AMD’s latest FX processors bulldoze benchmarks with eight cores


After a long wait, AMD has finally lifted the veil from the line of FX processors, which use the new Bulldozer processor microarchitecture the company has been working on for years. These first processors are, according to AMD, built “to cater to people who want maximum performance and upgradability.” In other words, AMD is leading with its big guns first, and will bring out less expensive parts later.

Let’s get down to brass tacks. The flagship is the FX-8150, an eight-core processor with a base clock of 3.6GHz. It features a CPU Turbo Core of 3.9GHz and a separate CPU Max Turbo of 4.2GHz. All of this is served up with a nice, big 8MB lump of L2 cache. This model is expected to arrive at a retail price of $245.

The two separate turbo modes represent the maximum speed the processor can achieve by default at different levels of load. CPU Turbo Core, the lower number, is the maximum turbo that can be achieved while all cores are active, while the higher CPU Max Turbo can be reached when only half of the cores are active. Further, manual overclocking can be achieved thanks to unlocked processor multipliers on all FX products.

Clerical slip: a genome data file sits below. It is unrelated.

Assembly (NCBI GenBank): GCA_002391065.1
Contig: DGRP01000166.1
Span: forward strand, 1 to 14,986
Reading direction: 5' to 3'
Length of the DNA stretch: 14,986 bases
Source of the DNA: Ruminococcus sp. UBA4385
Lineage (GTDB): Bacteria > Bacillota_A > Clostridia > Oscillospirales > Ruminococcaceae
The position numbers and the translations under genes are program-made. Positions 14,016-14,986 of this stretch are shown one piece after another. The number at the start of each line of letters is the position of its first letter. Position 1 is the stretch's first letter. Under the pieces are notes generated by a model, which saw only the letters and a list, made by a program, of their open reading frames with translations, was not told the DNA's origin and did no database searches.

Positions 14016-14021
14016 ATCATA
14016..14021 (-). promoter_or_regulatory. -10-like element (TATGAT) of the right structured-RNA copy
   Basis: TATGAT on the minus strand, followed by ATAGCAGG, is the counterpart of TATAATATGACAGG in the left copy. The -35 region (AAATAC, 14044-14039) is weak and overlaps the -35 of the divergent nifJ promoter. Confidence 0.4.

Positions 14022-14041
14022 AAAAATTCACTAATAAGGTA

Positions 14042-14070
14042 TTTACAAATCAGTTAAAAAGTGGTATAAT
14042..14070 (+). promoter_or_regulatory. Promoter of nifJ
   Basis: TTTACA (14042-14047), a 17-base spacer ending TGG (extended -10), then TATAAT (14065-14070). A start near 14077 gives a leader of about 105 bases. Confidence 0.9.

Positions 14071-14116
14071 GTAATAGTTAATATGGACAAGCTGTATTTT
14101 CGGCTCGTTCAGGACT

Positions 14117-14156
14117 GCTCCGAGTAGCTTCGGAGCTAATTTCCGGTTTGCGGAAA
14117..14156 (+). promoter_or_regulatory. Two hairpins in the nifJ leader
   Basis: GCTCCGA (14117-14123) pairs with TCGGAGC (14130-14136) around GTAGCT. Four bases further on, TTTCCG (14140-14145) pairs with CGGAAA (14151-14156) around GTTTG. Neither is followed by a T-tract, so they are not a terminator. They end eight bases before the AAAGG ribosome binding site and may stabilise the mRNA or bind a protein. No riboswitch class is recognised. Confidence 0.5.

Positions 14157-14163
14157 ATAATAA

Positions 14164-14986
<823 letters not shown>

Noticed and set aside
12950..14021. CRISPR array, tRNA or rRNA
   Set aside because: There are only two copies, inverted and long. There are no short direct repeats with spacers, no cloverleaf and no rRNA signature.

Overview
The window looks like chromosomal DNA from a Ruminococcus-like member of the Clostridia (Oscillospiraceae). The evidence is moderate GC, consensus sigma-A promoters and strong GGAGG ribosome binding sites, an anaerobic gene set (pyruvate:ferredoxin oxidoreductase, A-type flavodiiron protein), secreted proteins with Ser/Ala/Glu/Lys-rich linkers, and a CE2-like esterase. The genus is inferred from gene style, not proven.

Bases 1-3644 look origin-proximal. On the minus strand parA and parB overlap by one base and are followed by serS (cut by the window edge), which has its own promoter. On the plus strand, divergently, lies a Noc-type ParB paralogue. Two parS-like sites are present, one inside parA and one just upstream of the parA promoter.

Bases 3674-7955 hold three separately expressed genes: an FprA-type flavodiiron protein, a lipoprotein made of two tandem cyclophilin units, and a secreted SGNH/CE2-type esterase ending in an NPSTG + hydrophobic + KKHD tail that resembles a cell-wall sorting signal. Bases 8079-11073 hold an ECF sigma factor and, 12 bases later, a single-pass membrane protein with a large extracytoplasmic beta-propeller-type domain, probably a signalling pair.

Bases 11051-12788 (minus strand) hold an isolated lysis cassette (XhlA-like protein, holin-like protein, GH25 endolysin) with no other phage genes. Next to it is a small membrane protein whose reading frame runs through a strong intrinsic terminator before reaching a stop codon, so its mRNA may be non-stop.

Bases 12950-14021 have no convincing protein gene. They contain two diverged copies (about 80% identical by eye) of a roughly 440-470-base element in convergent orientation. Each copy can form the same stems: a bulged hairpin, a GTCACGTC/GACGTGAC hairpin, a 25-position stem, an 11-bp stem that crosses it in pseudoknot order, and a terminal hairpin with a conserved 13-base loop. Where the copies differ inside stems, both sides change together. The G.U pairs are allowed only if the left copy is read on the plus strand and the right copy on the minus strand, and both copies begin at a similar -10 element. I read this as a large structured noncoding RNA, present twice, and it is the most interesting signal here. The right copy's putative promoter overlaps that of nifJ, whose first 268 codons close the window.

Also available at launch will be the FX-8120, an eight-core processor with clock speeds of 3.1GHz, 3.4GHz, and 4.0GHz, starting at $205, and the FX-6100, a six-core processor with clock speeds of 3.3GHz, 3.6GHz, and 3.9GHz, starting at $175. Other models, including low-end quad-core processors, will be available at an unspecified later date.


All FX processors, regardless of core count and features, will use the existing AM3+ motherboard socket, though only current 9-series chipsets offer official support. Otherwise, backwards compatibility is in the hands of motherboard manufacturers.

Now that we’ve plowed through the technical details, you may be wondering how the performance of this new chip is expected to compare to Intel’s finest. According to AMD’s presentation, the flagship FX processor seems to be better than or equal to a Core i7-2600K in many benchmarks. This would make AMD competitive, particularly at a price of $245. However, because the benchmark data was provided by AMD, we’ll have to wait for independent testing before making any final judgment.